I'm a physician living
in Connecticut with my wife and two children.
My interest in astronomy
dates back to my childhood in New York where I made frequent
visits to the famous Hayden Planetarium. I remember keenly the
great feelings of excitement and discovery when gazing at the
magnificent astrophotographs produced by the large observatories
of those days. Astronomy and especially astrophotography remained
little more than a dream until I moved from New York City to
Connecticut in 1993. After taking an introductory course in astronomy
at a local college I purchased a pair of binoculars and spent
the next year and a half learning the night sky. I then purchased
my first telescope, a 10" dobsonian with which I spent the
next year observing many deep sky objects whenever the weather
permitted. I have many pleasant memories of my early experiences
using that telescope. I remember the great feeling of accomplishment
and pride upon finding distant galaxies in the eyepiece. This
was surely exciting but deep down I yearned to take images like
the ones I looked at in amazement earlier in my life. My next
purchase was a significant step forward. In 1996 I bought a 10" Schmidt Cassegrain
and a CCD camera. This equipment gave me my start in astroimaging.
My first images of distant galaxies and nebulae were of only
mediocre quality but encouraged me to go forward with color CCD
imaging. I continued to work on and improve my techniques. From
that point on I would say I was hooked on taking astroimages.
My equipment evolved to apochromatic refractors and later to
a Ritchey-Chretien cassegrain.
Early in my imaging
days I was inspired by the great professional astrophotographer
David Malin and by the early black and white images taken with
the 200" at Mt Palomar. I was also greatly impressed with
the aesthetic images being produced by amateurs with more modest
equipment. Images taken by Bill McLaughlin, Al Kelly, Adrian
Catterall, Stan Moore and others demonstrated to me that the
CCD along with digital enhancement techniques could be used to
produce images rivaling film in aesthetic quality but with superior
resolution and contrast. The CCD is indeed a versatile and powerful
imaging instrument. My imaging style evolved in part from studying
both film and CCD images taken by many of the great imagers practicing
today. What I try to achieve is a balance of smoothness and richness
in color, coupled with the best resolution and contrast I can
acquire using my equipment. This requires careful attention to
detail and very long cumulative exposures (often several hours
for a given object). My routine is to devote an entire night
(or sometimes several nights) to imaging a single object. In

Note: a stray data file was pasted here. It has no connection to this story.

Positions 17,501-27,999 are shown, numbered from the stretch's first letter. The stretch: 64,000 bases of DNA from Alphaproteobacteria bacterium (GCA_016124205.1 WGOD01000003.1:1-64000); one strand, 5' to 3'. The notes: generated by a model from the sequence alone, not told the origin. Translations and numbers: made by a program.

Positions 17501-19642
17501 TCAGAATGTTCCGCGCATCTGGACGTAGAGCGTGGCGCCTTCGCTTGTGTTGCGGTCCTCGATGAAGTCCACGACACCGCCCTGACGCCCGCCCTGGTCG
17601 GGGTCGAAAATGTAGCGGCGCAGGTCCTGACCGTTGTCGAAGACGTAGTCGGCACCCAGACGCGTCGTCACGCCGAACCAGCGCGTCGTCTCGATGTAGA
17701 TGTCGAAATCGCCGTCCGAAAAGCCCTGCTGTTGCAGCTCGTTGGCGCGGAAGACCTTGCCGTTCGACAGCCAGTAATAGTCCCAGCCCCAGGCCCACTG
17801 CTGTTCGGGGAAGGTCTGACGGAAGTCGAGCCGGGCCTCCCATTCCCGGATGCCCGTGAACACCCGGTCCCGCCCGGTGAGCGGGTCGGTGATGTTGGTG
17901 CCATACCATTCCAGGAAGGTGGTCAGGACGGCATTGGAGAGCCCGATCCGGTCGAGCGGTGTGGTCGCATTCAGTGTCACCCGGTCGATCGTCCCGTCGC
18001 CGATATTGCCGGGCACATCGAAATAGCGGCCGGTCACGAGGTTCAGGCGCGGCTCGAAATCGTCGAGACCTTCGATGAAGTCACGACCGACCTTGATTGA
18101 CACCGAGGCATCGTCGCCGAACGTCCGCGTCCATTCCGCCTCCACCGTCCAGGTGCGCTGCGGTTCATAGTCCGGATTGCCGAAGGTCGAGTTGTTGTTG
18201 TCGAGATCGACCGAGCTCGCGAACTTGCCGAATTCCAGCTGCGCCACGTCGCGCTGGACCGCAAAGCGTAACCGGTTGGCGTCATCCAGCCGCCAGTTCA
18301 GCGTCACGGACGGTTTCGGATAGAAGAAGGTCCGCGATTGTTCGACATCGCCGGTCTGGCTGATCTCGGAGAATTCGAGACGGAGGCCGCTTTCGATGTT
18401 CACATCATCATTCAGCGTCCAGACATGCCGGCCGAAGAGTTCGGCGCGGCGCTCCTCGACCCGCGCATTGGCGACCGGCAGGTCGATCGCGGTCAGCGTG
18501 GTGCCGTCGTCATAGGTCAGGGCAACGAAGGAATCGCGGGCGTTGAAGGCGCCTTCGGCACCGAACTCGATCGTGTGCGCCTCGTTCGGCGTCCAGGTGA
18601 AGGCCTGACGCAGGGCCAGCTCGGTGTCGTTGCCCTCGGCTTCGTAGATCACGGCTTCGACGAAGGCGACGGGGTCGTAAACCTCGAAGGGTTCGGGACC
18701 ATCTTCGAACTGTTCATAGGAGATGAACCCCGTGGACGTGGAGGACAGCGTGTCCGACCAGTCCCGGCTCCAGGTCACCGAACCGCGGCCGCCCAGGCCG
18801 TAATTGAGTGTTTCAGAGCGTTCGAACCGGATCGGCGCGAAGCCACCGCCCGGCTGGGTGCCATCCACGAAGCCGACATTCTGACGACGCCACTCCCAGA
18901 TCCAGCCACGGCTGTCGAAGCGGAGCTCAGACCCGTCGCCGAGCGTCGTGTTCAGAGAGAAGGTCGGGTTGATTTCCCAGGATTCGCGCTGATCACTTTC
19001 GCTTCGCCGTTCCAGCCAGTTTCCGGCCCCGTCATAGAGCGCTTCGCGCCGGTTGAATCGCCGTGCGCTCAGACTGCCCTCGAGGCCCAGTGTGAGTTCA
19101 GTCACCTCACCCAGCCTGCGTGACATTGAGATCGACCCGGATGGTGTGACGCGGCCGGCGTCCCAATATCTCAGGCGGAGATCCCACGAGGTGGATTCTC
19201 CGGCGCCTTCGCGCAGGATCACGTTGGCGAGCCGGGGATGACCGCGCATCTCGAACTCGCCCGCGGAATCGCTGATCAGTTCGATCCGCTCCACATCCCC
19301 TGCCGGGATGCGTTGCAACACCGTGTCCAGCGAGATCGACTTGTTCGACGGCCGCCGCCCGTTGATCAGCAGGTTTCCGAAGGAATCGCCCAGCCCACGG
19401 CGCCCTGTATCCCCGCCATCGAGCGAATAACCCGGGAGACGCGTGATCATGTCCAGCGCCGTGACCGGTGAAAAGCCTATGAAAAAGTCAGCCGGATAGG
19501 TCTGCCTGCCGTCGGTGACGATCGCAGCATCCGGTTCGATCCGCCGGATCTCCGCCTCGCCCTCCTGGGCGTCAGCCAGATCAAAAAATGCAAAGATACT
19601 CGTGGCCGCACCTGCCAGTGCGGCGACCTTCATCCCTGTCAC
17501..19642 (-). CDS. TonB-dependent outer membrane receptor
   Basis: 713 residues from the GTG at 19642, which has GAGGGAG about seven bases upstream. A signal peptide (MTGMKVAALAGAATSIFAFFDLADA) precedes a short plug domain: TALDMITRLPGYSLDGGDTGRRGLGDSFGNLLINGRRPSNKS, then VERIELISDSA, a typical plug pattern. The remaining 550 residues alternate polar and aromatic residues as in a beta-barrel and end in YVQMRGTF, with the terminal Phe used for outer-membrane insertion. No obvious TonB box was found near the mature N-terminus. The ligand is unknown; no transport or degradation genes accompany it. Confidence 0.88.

this way I can acquire the large amount of data needed to compose
a high quality color image. My favorite part of the process is
watching the image come to life on the computer screen as I assemble
the multitude of individual frames taken during the previous
Although well known
for its scientific value, astronomical imaging also has great
educational and artistic value. The fascinating natural forms
and colors of galaxies, nebulas, and other deepsky objects are
deeply aesthetic and have inspired many to learn more about our
universe. As an art form, recording the natural wonders of the
night sky is deeply rewarding and inspiring.
For over ten years
I imaged from my driveway adjacent to my home. I was lucky to
be living on a dark cul de sac although there was always the
problem of worsening light pollution which made quality imaging
increasingly difficult. In the spring of 2005 an opportunity
arose to image remotely from a dark sky site in New Mexico at
a place owned and operated by Mike and Lynn Rice called New Mexico
Skies. I took this wonderful opportunity and haven't looked back.
In 2007 New Mexico Skies opened an affiliated remote imaging
station in Western Australia which provided me a wonderful opportunity
to image the gems of the southern sky.
has evolved to become a valid and significant art form in its
own right. The rigors of celestial imaging are less well known.
The physical and technical demands are great. Equipment is costly
and experience comes only at the expense of sleep and comfort.
It requires a substantial commitment but pays back in huge rewards.
I can tell you it has enriched my life. I enthusiastically recommend
it to anyone with an interest in the areas of astronomy, imaging,
or computer science as astroimaging is a marriage of these disciplines.
Just a word of caution; after your first successful image be
prepared to be hooked for life!
For additional Biographical
information see this
article in Astronomy Beat (Astronomical Society of the Pacific)